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Anita's Journey to Finding Herself

Posted by Anita Figgs, Danbury Edge Member on May 13, 2019


Hi! My name is Anita Figgs, and my journey to becoming me started in 2008. I never really had a weight problem or what I would have considered a "health problem" until a tragedy hit. I lost my youngest son in a car accident in 2005, and my entire life fell apart. I was put on a barrage of medication for severe depression, but it only made things worse for me. I started gaining weight, drinking with the medication and became worse- actually suicidal.

In July 2008, I realized I couldn’t live this way anymore, and sought a deeper help. I entered a dual diagnosis center for my depression and medication usage. My journey began with learning how to survive the loss of my son 1 day at a time, and all of the feelings that came with that loss. That pain took over my being. When I left the treatment facility, I had blown up to 267 lbs. I stayed at that weight for a couple years while I worked on myself mentally, before realizing that I looked and felt horrible physically.

I began a eating healthier and lost weight, but was just not feeling "thinner" like I felt I should. I wound up getting injured (my back), but refused to take medication because of my history with prescribed drugs. My doctor suggested I join a gym and work on strengthening my core to help my back. This was in 2014. I was getting mentally stronger, but something was still off.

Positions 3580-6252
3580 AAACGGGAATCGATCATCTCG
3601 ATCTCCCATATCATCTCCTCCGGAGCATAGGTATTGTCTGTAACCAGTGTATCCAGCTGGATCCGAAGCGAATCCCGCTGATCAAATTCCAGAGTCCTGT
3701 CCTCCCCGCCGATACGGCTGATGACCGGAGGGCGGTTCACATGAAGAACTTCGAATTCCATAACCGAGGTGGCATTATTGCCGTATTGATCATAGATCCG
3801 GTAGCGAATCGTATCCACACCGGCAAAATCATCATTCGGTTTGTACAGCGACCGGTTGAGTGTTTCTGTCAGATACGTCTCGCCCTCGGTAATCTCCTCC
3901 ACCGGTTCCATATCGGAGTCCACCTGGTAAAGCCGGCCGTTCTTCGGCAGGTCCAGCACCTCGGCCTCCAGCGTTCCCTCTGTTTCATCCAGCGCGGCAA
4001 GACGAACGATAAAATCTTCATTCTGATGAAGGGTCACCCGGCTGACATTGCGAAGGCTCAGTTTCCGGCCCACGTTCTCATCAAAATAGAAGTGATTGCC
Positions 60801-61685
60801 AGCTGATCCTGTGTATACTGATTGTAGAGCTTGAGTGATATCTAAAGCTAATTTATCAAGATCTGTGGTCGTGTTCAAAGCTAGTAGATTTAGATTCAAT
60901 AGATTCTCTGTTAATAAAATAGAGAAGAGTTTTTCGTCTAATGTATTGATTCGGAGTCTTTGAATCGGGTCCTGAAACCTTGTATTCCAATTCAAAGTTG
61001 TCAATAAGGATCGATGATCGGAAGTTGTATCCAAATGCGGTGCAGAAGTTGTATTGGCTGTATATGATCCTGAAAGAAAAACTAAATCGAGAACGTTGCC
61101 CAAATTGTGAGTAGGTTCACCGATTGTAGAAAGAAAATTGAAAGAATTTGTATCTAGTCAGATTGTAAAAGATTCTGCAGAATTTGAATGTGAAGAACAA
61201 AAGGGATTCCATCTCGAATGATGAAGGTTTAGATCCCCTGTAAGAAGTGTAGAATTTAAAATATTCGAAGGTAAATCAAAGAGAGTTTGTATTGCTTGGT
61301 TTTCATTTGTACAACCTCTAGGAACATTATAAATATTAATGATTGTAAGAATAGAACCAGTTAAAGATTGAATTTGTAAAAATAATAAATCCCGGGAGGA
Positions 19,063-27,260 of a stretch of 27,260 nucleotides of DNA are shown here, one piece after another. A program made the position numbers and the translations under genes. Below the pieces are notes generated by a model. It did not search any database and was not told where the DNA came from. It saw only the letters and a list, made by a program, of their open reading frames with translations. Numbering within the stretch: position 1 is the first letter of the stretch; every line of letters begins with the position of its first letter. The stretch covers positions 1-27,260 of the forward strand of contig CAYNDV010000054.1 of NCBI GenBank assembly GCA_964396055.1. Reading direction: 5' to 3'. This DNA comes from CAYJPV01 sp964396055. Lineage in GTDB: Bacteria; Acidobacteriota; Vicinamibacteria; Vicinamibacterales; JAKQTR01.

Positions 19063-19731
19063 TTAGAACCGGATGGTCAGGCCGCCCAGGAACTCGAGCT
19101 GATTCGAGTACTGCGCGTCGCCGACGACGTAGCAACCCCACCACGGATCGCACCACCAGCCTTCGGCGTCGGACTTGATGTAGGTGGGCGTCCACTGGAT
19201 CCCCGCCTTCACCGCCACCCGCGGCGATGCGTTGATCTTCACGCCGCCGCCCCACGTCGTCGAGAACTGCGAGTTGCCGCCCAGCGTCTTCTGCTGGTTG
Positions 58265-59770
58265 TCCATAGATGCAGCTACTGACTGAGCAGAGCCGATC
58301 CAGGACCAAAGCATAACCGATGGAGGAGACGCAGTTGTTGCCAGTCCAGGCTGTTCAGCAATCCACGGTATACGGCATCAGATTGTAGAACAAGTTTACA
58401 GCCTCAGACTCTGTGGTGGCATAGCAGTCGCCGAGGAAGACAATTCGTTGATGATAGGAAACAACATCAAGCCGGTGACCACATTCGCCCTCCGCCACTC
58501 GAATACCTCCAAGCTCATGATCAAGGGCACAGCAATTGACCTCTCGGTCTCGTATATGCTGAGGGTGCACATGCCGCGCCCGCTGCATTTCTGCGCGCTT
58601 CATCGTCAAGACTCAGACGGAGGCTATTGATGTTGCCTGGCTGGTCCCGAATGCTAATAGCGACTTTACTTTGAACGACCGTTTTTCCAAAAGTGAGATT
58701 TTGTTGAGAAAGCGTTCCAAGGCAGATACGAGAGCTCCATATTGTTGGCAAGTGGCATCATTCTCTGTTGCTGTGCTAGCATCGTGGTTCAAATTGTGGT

I joined the Danbury Edge when it was only a trailer. When they finally opened, my friend and I started doing group exercise classes. After a while, I started noticing a healthier outlook and more stamina physically. Since then, I have continued classes and incorporated personal training.

I have so much respect for my instructor and trainer, Tracy Springer. Her true compassion and honest caring have always shined through in our sessions. I recently began small group training with Tracy and some other wonderful women at the Danbury Edge.

I have learned so much about myself in this journey. I have survived the worst possible pain a human can mentally endure, and my life isn’t about being the best of the group, but the best I can be. My goals aren’t about being the thinnest or the best looking in a bathing suit. I do not compare myself to others. I compare myself to me: where I was in 2008, and where I am today. Because I began this journey to a mentally and physically better me, I’m able to be there for my family and friends. My experience, strength, hope and love are my gift to anyone that needs it. Mental and physical health are a lifetime goal to me, and my journey is just beginning. I hope to continue on this path for many years to come!